• One-on-ones: This is where you are meeting with an individual regularly and asking for specific perspective and feedback. These meetings are more intimate and can typically get into a lot of depth. These typically occur weekly or bi-weekly.
  • Daily project sync up: Most agile teams do this in the form of a daily scrum. The purpose of this meeting is to make sure everyone is aware of hyper local changes. Talk about what was accomplished yesterday, what you plan to accomplish today, and what you may be blocked on.
  • Program status meetings: This is where you meet with the key participants of a project or program and check in on the status. In this meeting you want to focus on things that are either off track or at risk of being off track. Most often I've seen this occur weekly or bi-weekly. It's really important to have people in this meeting who can authorize change.
  • Stakeholder meetings: These are regular sync ups with the people that depend on you and your work or that you depend on. These meetings are typically with people that you don't have much visibility into day to day operations with.
  • Team/Org meetings: This is time with your direct team. This time is best used for vision casting, transparency, and/or checking the temperature of the team (i.e. how are people feeling).

Monday, September 19, 2016

Development teams should be deploying and mainintaining production

Most of the software development shops I've worked at in my career didn't have developers deploy their own code. Typically the developers would create a release and hand it off to QA who would do some combination of manual, automated, and performance testing. When bugs or performance issues were found they'd send the release back upstream to developers who were already working on the next feature.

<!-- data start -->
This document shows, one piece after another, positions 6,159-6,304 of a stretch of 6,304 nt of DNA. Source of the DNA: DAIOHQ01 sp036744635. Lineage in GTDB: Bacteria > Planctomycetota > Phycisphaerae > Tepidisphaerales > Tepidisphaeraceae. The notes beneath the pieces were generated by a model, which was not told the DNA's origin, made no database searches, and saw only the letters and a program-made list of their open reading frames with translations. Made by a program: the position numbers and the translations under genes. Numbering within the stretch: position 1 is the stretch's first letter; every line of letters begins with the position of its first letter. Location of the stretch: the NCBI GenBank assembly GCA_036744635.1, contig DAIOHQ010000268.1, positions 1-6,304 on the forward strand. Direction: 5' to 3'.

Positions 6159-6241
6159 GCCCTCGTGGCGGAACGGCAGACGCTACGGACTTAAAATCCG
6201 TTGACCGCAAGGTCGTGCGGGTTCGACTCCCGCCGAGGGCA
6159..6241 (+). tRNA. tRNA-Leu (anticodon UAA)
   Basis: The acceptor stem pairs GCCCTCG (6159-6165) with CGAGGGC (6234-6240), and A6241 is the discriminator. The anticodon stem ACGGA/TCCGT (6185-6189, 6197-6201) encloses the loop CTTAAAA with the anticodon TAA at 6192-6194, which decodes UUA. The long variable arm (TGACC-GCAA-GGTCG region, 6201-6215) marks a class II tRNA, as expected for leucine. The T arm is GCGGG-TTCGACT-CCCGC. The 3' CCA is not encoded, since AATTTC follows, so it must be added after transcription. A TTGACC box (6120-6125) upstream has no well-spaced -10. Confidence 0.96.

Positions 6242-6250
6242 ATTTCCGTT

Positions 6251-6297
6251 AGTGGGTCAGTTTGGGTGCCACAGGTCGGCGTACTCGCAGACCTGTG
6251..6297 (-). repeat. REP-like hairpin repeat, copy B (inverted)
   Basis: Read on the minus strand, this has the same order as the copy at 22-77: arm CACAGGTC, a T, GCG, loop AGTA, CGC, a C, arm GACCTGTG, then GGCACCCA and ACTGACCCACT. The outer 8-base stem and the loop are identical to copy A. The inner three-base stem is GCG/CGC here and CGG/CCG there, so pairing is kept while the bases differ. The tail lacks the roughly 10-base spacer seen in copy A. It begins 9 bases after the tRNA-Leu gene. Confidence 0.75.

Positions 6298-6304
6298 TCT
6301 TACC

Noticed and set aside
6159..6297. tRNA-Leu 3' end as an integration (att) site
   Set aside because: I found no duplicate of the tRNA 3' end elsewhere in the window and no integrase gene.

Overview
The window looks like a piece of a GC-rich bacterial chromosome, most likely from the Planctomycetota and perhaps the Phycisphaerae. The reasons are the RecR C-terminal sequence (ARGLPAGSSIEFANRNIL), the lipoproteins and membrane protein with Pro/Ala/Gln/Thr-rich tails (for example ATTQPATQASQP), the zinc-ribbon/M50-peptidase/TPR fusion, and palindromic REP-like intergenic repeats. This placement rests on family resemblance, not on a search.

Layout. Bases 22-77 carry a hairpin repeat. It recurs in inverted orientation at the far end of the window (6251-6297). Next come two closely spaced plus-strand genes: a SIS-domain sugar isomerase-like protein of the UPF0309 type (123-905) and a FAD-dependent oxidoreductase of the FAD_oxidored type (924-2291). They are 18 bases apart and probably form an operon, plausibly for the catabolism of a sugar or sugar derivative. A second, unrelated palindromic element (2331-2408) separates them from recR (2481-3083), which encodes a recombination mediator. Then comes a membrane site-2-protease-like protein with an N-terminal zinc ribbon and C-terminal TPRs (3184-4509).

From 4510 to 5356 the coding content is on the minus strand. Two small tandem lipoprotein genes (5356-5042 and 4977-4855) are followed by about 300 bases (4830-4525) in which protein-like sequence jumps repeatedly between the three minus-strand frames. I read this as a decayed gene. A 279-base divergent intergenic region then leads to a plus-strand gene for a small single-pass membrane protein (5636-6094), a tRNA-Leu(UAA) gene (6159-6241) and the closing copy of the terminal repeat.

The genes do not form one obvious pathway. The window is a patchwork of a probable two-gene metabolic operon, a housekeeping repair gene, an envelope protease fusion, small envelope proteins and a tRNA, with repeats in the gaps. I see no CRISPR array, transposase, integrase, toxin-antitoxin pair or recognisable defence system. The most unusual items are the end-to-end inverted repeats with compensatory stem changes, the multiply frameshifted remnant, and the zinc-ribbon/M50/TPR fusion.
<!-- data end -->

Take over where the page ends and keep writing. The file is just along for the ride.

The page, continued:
This creates a culture of fear that the production system needed to be protected from the developers. This is unhealthy in my opinion. Software development teams should be deploying their own software for four main reasons:
  1. Ownership
  2. Accountability
  3. Insight
  4. Continuous Integration/Continuous Deployment

Software teams that deploy and maintain their own software in production tend to have a higher level of ownership. This is because they are involved in the full end-to-end software development life-cycle rather than just building the software. They become better aware of the machines (whether physical or virtual) that their software runs on. They're more likely to insist and push for deployment automation as developers tend to hate repetitive manual tasks.